2 out of 5
Having proven, with Rivers of London, that they’re capable of successfully porting book authors to comic authors by pairing them with a guiding-hand co-author, Titan Comics smartly looked to their acquired pulp novel outlet – Hard Case Crime – for their next stream of mini-series. The first of these, Walter Hill’s Triggerman, worked, I’d say, largely because it wasn’t exactly co-authored, but rather adapted by Matz, who’s already an established hand at this crime comic biz. Soon after, Christa Faust – who’d released some fun books via HCC, combining her background experiences (and peripherally related knowledge) with pulp savvy – started up Peepland, paired with Gary Phillips, who’s certainly written his share of street-level crime comics.
As per the afterwords in some issues, Peeps 80s Manhattan setting and its private-booth performer lead, Roxy, strike pretty close to autobiographical details, and the story is dotted with timely references to ground that sensation even further. The punky leanings, amoral drug use displays, and very sex-positive characters would likely seemed forced coming from many authors, but – and I’ll credit Christa for this, based on her books – Faust’s treatment of all of this is very natural; she’s not showing off or preaching, just showing us the characters and world as she sees it / remembers it. Similarly carried over from her novel writing, and supported by Phillips’ part in this, is Peepland’s understanding of its genre: There’s humor here, and some deserved comeuppances, but no one in noir / pulp can escape unscathed, and that’s well tied in to the legacy of its city setting.
So if there’s a main thing I appreciated here, it’s that I felt this was a justified reason for making this a comic and not a book: The look – the world – is just as much a character as anything else, and pen and ink (or their digital variations) can bring that history alive and embellish it however works best for the story.
Unfortunately – as you glance up to double check that two star rating – the underlying legitimacy doesn’t end up making for a very entertaining comic book.
The first issue kicks things off generically, with our lead coming into possession of a VHS tape containing footage some people are willing to kill for, but that’s okay: This stuff thrives off of tropes, and is enriched by the writer’s quirks and ability to twist and turn things. By transposing the setup to the sex industry, Christa does just that. But then her book writing instincts take over, and our story and pacing get clogged with way too many extras. What would be a sensible character / focus shift for a new chapter in a book is a page by page stop / start pacing in a comic, and despite Gary’s guiding hand (or, who knows, maybe the comic script was all him and Christa wrote full script), none of those stops end with appropriate punctuation, and none of the starts assert themselves in a way that makes you believe they’re relevant. With omniscient narrators / internal monologues, such transitions make more sense in text, but it’s generally disruptive in a comic, or at least in a limited series where you don’t have the room to explore these asides as much.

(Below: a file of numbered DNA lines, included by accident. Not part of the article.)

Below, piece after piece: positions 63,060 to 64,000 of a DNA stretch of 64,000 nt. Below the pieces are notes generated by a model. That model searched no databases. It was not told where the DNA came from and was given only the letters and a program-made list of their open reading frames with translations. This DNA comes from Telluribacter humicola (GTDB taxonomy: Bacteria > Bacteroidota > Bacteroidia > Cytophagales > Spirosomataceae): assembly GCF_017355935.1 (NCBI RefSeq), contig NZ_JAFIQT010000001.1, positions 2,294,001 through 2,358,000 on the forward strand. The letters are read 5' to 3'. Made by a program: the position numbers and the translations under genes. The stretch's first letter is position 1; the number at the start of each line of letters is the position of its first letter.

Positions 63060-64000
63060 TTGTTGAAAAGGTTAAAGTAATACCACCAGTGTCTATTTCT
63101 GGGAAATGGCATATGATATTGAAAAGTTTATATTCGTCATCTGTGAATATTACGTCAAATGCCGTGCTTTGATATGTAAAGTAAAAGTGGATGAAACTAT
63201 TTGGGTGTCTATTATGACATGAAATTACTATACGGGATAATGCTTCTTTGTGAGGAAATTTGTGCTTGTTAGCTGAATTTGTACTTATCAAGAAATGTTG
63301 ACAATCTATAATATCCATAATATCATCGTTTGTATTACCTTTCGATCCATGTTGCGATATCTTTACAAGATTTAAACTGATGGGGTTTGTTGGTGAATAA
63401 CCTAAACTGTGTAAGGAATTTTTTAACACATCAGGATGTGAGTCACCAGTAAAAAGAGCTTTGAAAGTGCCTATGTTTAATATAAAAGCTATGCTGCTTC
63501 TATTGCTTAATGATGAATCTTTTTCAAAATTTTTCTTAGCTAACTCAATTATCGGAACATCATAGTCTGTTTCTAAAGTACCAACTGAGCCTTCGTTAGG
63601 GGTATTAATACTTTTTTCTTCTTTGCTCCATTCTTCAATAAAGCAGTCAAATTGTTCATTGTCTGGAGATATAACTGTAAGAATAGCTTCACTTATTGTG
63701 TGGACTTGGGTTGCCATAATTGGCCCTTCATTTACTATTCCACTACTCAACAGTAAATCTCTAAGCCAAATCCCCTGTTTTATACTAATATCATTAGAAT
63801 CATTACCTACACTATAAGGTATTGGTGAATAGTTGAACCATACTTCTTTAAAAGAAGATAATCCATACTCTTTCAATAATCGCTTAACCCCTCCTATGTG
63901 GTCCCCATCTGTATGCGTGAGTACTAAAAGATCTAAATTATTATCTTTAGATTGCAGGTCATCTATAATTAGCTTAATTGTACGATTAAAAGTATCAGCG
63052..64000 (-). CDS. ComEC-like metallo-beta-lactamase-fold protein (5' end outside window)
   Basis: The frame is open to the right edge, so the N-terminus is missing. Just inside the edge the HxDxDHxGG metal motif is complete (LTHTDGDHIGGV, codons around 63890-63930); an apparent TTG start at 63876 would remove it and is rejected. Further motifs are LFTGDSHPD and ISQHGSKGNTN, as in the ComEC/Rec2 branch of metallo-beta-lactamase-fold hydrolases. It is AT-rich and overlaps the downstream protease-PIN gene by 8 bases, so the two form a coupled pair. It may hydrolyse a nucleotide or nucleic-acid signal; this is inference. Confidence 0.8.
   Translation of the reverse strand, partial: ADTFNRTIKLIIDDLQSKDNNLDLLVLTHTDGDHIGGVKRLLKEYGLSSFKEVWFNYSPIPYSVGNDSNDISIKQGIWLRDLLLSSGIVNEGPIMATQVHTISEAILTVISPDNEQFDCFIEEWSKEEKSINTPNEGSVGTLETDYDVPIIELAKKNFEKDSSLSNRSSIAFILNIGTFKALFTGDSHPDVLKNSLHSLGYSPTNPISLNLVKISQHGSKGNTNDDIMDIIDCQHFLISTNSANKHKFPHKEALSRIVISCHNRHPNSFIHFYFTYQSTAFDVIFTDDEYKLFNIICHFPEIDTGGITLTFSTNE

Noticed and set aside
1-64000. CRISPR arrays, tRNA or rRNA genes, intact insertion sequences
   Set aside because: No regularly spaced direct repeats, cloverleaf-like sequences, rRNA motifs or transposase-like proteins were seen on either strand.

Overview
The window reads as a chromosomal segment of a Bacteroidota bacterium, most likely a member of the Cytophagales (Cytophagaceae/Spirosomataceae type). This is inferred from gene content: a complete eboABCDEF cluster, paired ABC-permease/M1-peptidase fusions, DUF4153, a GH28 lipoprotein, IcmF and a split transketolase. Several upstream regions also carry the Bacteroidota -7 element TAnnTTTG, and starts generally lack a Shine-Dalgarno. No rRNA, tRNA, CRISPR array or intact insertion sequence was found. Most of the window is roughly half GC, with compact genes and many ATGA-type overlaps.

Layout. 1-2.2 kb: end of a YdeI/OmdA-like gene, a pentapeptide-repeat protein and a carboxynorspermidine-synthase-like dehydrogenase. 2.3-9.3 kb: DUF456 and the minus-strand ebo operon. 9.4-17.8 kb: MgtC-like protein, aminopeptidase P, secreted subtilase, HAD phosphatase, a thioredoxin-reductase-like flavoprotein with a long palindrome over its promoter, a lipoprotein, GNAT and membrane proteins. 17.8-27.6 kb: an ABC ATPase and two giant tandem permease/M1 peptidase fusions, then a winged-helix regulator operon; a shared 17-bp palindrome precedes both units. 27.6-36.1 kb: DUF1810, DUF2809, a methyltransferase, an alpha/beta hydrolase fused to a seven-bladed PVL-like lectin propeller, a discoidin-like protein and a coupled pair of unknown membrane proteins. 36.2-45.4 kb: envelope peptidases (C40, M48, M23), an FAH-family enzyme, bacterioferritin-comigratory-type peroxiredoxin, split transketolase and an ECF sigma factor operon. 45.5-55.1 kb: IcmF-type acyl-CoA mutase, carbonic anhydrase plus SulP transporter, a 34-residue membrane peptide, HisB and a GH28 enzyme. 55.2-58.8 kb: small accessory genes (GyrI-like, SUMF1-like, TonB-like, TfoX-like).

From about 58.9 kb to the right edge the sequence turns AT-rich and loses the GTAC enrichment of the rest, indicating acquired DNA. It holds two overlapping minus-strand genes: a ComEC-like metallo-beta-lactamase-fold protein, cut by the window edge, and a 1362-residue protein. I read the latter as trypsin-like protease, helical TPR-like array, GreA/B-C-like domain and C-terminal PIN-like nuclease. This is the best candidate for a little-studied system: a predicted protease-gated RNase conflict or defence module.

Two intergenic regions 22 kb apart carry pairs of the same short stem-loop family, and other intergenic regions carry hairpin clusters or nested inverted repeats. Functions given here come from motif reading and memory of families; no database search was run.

Besides being immersion breaking, this technique also mortally wings the primary plot of the tape, despite all the bits and pieces essentially being related. We circle back around to Roxy’s attempts to do right by the material only after threading through the various subplots, making it hard to add any urgency to the looming threats on her life since we’re just sort of checking in. You can perhaps extrapolate from that that all of the various threads’ conclusions are, as a result, underwhelming as well.
And to the art. I’ve praised the setting itself, but while Andrea Camerini’s figurework competently establishes the characters, I unfortunately never really felt transported to 80s Manhattan. A lot of this could be on Marco Lesko’s colors, which are way too bright given the fringes on which the story operates, but the pencils / inks themselves are very “clean,” making the locations feel like the re-presentations they are instead of decades-lived-in spaces. Peter Milligan did a punky Hellblazer flashback arc with Simon Bisely, and while I’m not too keen on either creator, somewhere between Bisely’s excessively stylized look and Camerini’s energetic but emotionally flat panels lies, perhaps, an ideal medium.
None of this turns me off Faust’s writing, or would prevent me from checking out another comic from her, or whatever else is to come from HCC’s comic imprint. There’s a solid template here, it just needs to be backed up with awareness of how to mold it into what works for the format.